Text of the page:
Indeed, with Netflix recently surpassing 5 million subs in France, Canal+ is trying to appeal to a consumer that is moving away from traditional linear TV distribution and toward over-the-top video.

In addition to more than 150 series, c+Séries streams content from CBS-owned Showtime and Fox’s FX, including “Billions,” “SMILF,” “Pose” and “What We Do in The Shadows,” the platform offers StudioCanal original series “The Lawyer” and “Moscow Noir.” Catalog series “The Americans,” “Sons of Anarchy,” “24,” “Dexter”and “X-Files” also are available.

 

 

Apple Expected to Bow Video Streaming Platform March 25

Apple is expected to announce its much-anticipated Apple TV video streaming platform at a special “Apple Event” March 25 at the Steve Jobs Theater in Cupertino, Calif.

The tech giant March 11 sent out “It’s Show Time” media invites without elaborating further details about the contents of the presentation. Media reports suggest that while Apple may announce the streaming service, it may not be functional until later this year.

Apple, which is reportedly spending $2 billion on original content for the rebooted Apple TV app, has been slow to jump on the over-the-top video bandwagon ever since co-founder Steve Jobs infamously characterized online video a hobby.

Now with entertainment management hired, and content deals involving Oprah Winfrey, Jennifer Aniston, Reese Witherspoon, Bill Murray, Sofia Coppola, Brie Larson (Captain Marvel) and Taika Waititi (Thor: Ragnarok) among others, in production, Apple TV reportedly will also offer third-party OTT video subscriptions – notably HBO, CBS All Access, Showtime and Starz — similarly to Amazon Channels.

Separately, Apple and Roku reportedly are finalizing details on an agreement that will enable Roku users to stream content, including video and photos, to and from an iPhone, iPad or Mac to a connected TV through the AirPlay 2 integration on the Roku device.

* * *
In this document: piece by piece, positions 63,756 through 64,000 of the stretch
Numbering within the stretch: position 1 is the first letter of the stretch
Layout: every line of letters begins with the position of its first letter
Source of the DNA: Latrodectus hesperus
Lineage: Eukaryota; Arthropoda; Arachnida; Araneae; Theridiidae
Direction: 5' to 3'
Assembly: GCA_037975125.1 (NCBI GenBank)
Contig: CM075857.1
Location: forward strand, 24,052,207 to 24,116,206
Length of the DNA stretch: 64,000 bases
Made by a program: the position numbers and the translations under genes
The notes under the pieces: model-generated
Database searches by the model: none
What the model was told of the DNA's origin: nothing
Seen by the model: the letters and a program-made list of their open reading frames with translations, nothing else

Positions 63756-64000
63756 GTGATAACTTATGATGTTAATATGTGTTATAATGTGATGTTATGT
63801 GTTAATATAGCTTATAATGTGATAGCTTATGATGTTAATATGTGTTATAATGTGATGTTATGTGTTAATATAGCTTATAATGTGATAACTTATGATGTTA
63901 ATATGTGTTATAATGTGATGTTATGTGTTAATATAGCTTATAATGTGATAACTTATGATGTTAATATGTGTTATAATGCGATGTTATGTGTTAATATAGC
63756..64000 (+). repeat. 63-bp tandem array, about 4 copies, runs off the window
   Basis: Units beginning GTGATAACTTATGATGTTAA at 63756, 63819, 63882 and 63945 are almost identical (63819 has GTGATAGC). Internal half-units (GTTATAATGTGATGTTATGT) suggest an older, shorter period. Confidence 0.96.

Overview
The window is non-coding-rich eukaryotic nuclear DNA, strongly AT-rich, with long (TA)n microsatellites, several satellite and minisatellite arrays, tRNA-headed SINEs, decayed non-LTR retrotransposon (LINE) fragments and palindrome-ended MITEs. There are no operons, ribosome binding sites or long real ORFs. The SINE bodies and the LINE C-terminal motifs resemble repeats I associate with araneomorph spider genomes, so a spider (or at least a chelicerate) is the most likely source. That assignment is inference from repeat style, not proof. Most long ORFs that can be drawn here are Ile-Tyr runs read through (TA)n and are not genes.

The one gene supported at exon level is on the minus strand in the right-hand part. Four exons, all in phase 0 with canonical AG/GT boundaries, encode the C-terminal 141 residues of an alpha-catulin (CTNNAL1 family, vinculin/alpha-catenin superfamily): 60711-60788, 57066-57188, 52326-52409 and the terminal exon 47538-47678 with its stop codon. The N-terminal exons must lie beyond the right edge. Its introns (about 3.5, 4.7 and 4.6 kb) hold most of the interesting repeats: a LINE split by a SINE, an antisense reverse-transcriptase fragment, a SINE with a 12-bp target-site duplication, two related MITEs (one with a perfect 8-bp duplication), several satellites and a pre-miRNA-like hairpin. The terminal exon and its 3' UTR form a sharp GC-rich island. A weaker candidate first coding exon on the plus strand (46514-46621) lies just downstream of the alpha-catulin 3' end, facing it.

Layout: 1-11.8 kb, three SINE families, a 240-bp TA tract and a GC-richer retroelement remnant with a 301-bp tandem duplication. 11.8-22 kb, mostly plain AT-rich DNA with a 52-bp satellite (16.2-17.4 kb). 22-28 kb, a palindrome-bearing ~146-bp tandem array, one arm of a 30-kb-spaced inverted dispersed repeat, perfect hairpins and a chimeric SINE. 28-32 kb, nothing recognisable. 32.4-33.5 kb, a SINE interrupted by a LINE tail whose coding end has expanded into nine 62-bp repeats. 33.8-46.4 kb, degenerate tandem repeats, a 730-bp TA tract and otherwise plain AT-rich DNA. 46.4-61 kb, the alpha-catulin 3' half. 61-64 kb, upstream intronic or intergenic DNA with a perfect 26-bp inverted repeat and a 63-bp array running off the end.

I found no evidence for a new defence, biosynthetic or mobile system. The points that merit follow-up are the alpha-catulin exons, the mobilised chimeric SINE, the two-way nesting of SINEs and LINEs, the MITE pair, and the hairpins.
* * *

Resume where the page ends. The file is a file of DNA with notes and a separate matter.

Starz Bows Pay-TV, Streaming Service in Canada

As expected, Starz has officially launched service across the northern border in Canada. The Lionsgate-owned media company is now available via two Bell Media pay-TV linear channels as well as a $5.99 monthly add-on to Bell’s standalone over-the-top video platform Crave.ca.

The Canadian presence follows launch of Starz Play Arabia in 2015, which is currently available in 17 countries in the Middle East.

Starz presence in Canada aims to counter Netflix, which bowed service in the country in 2010 and now reportedly has more than six million subscribers.

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To do that, Starz is offering original programming, select library titles, and classic films from all eras, including new millennial comedy series, “Now Apocalypse,” from filmmaker Gregg Araki (Kaboom, winner of the first-ever Queer Palm Award at the Cannes Film Festival in 2010).

Streaming March 10 before its television premiere on Starz that evening, the new, coming-of-age, half-hour comedy series was an official selection of the 2019 Sundance Film Festival, and stars Canadian actor Avan Jogia, as well as Tyler Posey, Kelli Berglund, Beau Mirchoff, and Roxane Mesquida.

Other original content includes spy-thriller, “The Rook,” premiering this summer; past seasons of “Power, Party Down, and “TheGirlfriend Experience”; critical darlings “Vida” and “Sweetbitter”; in addition to hundreds of movies.

Catalog series include:

  • AMERICA TO ME, Season 1 (March 10)
  • BLACK SAILS, Season 1-4
  • BOSS, Season 1-2
  • COUNTERPART, Season 1-2
  • DAN VS., Season 1-3
  • DAVINCI’S DEMONS, Season 1-3
  • THE GIRLFRIEND EXPERIENCE, Season 1
  • GRAVITY
  • MAGIC CITY, Season 1-2 (April)
  • NOW APOCALPYSE (March 10)
  • PARTY DOWN, Season 1-2
  • POWER, Season 1-4 (Season 5 coming soon)
  • SURVIVOR’S REMORSE, Season 1-4
  • SWEETBITTER, Season 1 (new season 2019)
  • VIDA, Season 1 (new season 2019)
  • WARRIORS OF LIBERTY CITY (coming soon)
  • THE WHITE QUEEN
  • THE WHITE PRINCESS
  • WRONG MAN

Disney Hires Warner Bros. Digital Vet Craig Hunegs

Disney reportedly has hired Craig Hunegs as president of newly formed Disney Television Studios, which will include 20th Century Fox assets once the merger is consummated.

Hunegs, who most recently headed Warner Bros. Digital Networks as the unit’s founding senior executive, was responsible for the studio’s over-the-top video initiatives. He also oversaw Warner Bros. Television Group’s business and strategy operations.

Hunegs, a frequent mention in Media Play News’ annual “Digital Drivers” feature, helped incorporate classic Warner movies in the now-shuttered FilmStruck movie streaming service.

The executive was also instrumental in the August 2018 launch of DC Universe, Warner’s SVOD service featuring DC Comics content.

“Developing new ways for consumers to access some of our most popular and iconic brands and franchises … on the devices they choose, is one of our studio’s top priorities,” Hunegs said last year.